So after lunch went under to covers to warm and fell asleep until the last dive. Woke up, suited up and set out for the last dive around Sharks Bay. Negative entry and down to the whale shark hunting perch. No spotting so off into the blue again. Nice relaxing dive with the turtles and hammerheads…got a nice pic of a Galapagos shark passing by on the way up. Turns out Bruce was lost early in the dive and surfaced about 30 minutes into the dive. Put out his safety sausage and engaged the distress radio devices but neglected to talk into it (I don’t think he was paying attention during the briefing). Anyways we picked him up about a mile down current in between 8 foot seas…I think he needs a drink. Dive profile for the last dive was 66 feet for 55 minutes. Water temperature 70 degrees. We are immediately off for about a 10 hour journey for the west side of Isabella island…where we have two dives scheduled for tomorrow…which promises new Galapagos critters, however they are also 60 degree dives which means we will be donning a second suit if we can rent it…reminder to Margo that cold water diving was not in her itinerary…I have a nice 7mm at home that would be perfect for tomorrow. Peace out…cervezas time.

Day 6: Okay, so rise and shine again at 5:30 to get ready to dive Punta Vincente Roca on the west side of Isabella island. The ride over was bumpy about 1am until settling into the bay at about 2am. Rented a 7mm semi dry suit for the rest of the trip. Donated my 5mm to Bre to put over her suit for 10mm total. Had to add weight of course and Bre added too much and found herself having to remove weight at bottom. The dive was cold but beautiful with lots of sea horses, sea lions playing with us, red lipped bat fish, nudibranchs and a Galapagos bull head shark (these are small guys)…dive profile was 99 feet for 45 minutes. Water temperature was 61 degrees.

After getting out of the water we motored over to Fernandina Island for the second dive of the morning. Beautiful terrain and tons of feeding marine iguanas as well as torpedo rays, sting rays, more batfish, and we saw several Mola Mola sunfish at the surface coming back to the boat. Dive profile was 73 feet for 51 minutes. Water temperature was 63 degrees. Finished diving for the day by lunchtime and motoring back over to Isabella Island for a land excursion in the afternoon.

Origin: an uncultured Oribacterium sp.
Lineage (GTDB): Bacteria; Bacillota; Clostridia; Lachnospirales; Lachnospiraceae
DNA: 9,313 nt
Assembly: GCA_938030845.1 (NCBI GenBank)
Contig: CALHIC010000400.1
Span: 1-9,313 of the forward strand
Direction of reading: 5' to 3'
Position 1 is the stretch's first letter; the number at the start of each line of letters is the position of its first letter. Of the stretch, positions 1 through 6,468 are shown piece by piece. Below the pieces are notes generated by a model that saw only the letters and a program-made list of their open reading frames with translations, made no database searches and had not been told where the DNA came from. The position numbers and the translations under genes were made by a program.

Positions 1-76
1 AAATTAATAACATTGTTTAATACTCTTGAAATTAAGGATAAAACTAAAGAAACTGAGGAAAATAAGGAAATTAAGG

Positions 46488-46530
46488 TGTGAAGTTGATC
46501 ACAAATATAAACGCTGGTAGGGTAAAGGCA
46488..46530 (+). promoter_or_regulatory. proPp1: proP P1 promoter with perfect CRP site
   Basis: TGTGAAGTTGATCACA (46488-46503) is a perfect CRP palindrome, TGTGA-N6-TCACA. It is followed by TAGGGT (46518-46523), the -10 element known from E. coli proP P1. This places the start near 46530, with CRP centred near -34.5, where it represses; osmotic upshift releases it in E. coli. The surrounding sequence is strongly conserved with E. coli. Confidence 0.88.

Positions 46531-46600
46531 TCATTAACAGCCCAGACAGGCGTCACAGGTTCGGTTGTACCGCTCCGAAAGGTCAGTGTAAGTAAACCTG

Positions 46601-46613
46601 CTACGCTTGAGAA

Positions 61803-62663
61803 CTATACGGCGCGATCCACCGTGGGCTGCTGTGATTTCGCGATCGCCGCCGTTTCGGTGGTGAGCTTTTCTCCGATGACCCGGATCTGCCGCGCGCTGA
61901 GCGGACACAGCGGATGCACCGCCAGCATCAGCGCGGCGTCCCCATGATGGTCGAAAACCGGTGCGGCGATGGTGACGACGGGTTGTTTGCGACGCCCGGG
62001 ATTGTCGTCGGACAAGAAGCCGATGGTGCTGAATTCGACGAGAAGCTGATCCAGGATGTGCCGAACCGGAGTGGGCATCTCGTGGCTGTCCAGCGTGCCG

Went ashore at Punta Analisa on the north shore of Isabella Island. Walked around the tide pools and the abandoned US radar station. Saw a bunch more marine iguanas, lava lizards, flightless comarants, and Darwin finches and mockingbirds…nice to get some land legs for an hour. Back to the boat for relaxation and beverage before dinner. Already heading over to Santiago Island for the night and morning dive as well as another shore excursion before wrapping up. Looks like another cold water dive tomorrow…but it is the last of the trip.

Day 7: Bright and early for the last dive of the trip at Cousins Rock at Santiago Island. 6:30 in the water and got our token last dive whiteboard shot. Saw some sleeping white tip sharks, a couple of rays, some giant puffers, and a hawkish that I was able to shoot. Visibility was poor and dive profile was 75 feet for 51 minutes. Water temperature was 68. Now having breakfast and the drying off the gear ritual, while we head to Bartolome Island for a climb to the top of pinnacle rock and then on into Santa Cruz for the highlands excursion.

The shore excursion to Santiago was wonderful. Landed at the base of the lava fields and climbed to the top of Santiago and took photos of the entire island and the Calvera in the lagoon. Came back down the volcano and hit the panga for a tour around pinnacle rock and photographed blue footed boobies and Galápagos penguins. Headed back to the boat for lunch and motored over to Santa Cruz Island for a tour of the highlands and photos of the giant land tortoises. Then headed into the main town of Santa Cruz for a visit to the Darwin research station and shopping along the shoreline. At 6:00 headed back to the dock for the panga ride back to the boat for dinner, cocktails, and packing…and of course the kids sea camp poetry contest for which we came in second place to an eleven year old…reminiscing with our new friends now and up bright and early for breakfast and flight out of San Cristobal. Just got done filling out the survey card and couldn’t find anything to ding these guys on…this was an absolutely magical trip and will be recommended to anybody in the advanced diving realm.